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Building artificial intelligence into business process management isn’t easy. Many companies add AI to processes by building or buying single-task bots, such as natural language processing systems or vision recognition tools, and adding them to processes using traditional, non-AI methods. For example, engineers write scripts, and business analysts create automated workflows using process visualization tools.

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Every best practice paper I've read and conference I've attended has identified having a solid project risk and issue management process as a critical ERP program success factor. So why is it that major problems in ERP programs, whether they are technical, process or resource allocation related, surface too late or not at all?

I think that a root cause is a project team affliction which I identify as Fear of Premature Escalation or FPE. FPE can be isolated to a single team member or be systemic throughout the entire project team. It can afflict internal teams, system integrators, software providers and independent consultants alike. The symptoms are difficult to detect but the affliction can be deadly for an ERP project.

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The systems of record employed to run the enterprise — ERP, CRM, HR, manufacturing, etc. — may not be the most thrilling software, but their successful implementation plays an outsized role in ensuring a smooth-running business. Oracle and SAP loom large as the broadest, deepest vendors in the space. But Charles Phillips, CEO of New York-based Infor, wants to elbow his way into the top tier.

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Cloud technology and the increasing pace of globalization allow small and mid-size businesses to scale faster than ever, but also puts them in a bind. How do they take advantage of opportunities to grow when they have limited resources?

At its annual SuiteWorld event, in Las Vegas this week, NetSuite is offering some answers. The SaaS ERP company is, among other things, bringing on software partners with expertise in global tax regimes, offering a planning and budgeting service, adding analytics tools for its product family, enhancing its line of SuiteSuccess preconfigured, vertical-market cloud applications, and coming out with new APIs.

In the wake of its 2016, $9.3 billion acquisition by Oracle, NetSuite has refined its focus on targeting fast-growing, vertical-market SMBs, which it defines as companies with between $1 million and $200 million in revenue.

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Failed ERP implementations halt the careers of even the most seasoned IT leaders. But successful ERP projects buoy them.

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Every organization manages people, purchases products and services, sells (or gives away) something and accounts for money. The way each activity is handled will vary, but every enterprise performs these basic functions. In most cases, it is more effective to handle these processes through an integrated software platform than through multiple applications never designed to work together. That's where enterprise resource planning (ERP) systems come in.

While ERPs were originally designed for manufacturing companies, they have expanded to service industries, higher education, hospitality, health care, financial services, and government. Each of industry has its own peculiarities. For example, government ERP uses Contract Lifecycle Management (CLM) rather than traditional purchasing and follows government accounting rules rather than GAAP. Banks have back-office settlement processes to reconcile checks, credit cards, debit cards, and other instruments.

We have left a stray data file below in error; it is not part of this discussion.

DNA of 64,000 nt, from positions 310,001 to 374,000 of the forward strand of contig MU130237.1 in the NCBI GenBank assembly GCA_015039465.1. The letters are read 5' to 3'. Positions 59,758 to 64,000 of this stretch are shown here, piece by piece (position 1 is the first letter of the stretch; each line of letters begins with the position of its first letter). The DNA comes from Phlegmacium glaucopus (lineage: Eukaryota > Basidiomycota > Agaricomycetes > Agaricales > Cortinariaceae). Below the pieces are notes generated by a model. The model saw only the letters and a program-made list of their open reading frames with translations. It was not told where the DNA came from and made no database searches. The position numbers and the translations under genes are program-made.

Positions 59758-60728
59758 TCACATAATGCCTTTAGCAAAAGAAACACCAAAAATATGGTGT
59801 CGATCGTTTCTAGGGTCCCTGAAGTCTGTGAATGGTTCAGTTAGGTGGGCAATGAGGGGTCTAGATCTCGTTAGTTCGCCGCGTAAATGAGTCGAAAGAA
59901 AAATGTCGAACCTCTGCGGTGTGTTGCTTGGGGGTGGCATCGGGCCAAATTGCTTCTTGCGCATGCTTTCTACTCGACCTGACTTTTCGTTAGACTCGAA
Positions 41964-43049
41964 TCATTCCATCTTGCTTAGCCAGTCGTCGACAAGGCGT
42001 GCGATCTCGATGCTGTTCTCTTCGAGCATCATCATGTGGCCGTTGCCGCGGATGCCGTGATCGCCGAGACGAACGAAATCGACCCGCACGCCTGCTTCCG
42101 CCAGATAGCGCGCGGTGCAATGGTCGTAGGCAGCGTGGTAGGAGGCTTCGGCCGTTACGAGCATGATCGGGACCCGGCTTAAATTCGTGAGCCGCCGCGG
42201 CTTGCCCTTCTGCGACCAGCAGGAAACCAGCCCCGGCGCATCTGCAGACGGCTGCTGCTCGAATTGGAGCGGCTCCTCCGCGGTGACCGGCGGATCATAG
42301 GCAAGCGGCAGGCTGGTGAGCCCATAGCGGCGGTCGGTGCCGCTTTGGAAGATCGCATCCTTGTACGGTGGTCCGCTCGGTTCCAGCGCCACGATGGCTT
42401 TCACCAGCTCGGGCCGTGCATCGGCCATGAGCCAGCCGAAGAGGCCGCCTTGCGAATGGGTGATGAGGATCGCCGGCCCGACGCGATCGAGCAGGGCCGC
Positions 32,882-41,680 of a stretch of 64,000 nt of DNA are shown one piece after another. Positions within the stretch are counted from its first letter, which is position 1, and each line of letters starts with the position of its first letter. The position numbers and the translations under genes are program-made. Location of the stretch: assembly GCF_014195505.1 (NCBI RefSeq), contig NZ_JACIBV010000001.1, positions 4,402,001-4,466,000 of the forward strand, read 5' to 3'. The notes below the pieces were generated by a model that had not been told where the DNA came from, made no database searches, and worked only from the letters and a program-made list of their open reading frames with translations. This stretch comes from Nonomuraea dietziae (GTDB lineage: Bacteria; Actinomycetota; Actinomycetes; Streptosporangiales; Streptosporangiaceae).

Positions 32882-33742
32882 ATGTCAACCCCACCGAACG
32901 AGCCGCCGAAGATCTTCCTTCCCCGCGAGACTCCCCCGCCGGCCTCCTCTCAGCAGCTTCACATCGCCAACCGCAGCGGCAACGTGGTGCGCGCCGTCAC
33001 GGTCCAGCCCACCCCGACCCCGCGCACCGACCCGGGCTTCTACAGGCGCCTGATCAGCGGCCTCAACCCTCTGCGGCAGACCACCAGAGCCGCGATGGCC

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Almost two-thirds of businesses are planning to migrate an enterprise resource planning (ERP) system to the cloud or are already doing so, despite many of them having concerns about moving sensitive data, security and regulatory compliance.

That’s according to the Cloud Security Alliance (CSA), which asked 200 businesses about their ERP migration plans. They represent a small slice of a big market: Businesses will spend $30 billion on cloud ERP systems in 2021, and a total of $266 billion on all public cloud services, according to CSA's Impact of Cloud on ERP report.

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The University of California San Diego has a Cobol problem.

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If you have any doubts that digital transformation is top of mind for IT executives, just take a look at what they're buying. Spending on enterprise software, particularly cloud services and applications, is expected to grow faster than any other category of IT this year, fueling an overall increase in global spending on technology.

That's according to a report from market research and consultancy firm Gartner, released today, that forecasts a 3.2 percent rise to $3.77 trillion in worldwide spending on IT.

[ Comparison shopping? See "The best ERP systems:10 enterprise resource planning systems compared," with evaluations and user reviews. | Learn why companies are increasingly moving to cloud ERP and how to spot the 10 early warning signs of ERP disaster. | Get weekly insights by signing up for our CIO Leader newsletter. ]

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As enterprises transition from on-premises IT, Oracle is positioning itself as the premier, one-stop-shop provider for cloud computing. You may think this is a stretch, considering that, for example, Oracle has been lumped in with "Others" in Gartner's ranking of top public infrastructure as a service (IaaS) providers, far below leaders like Amazon, Microsoft and Google.

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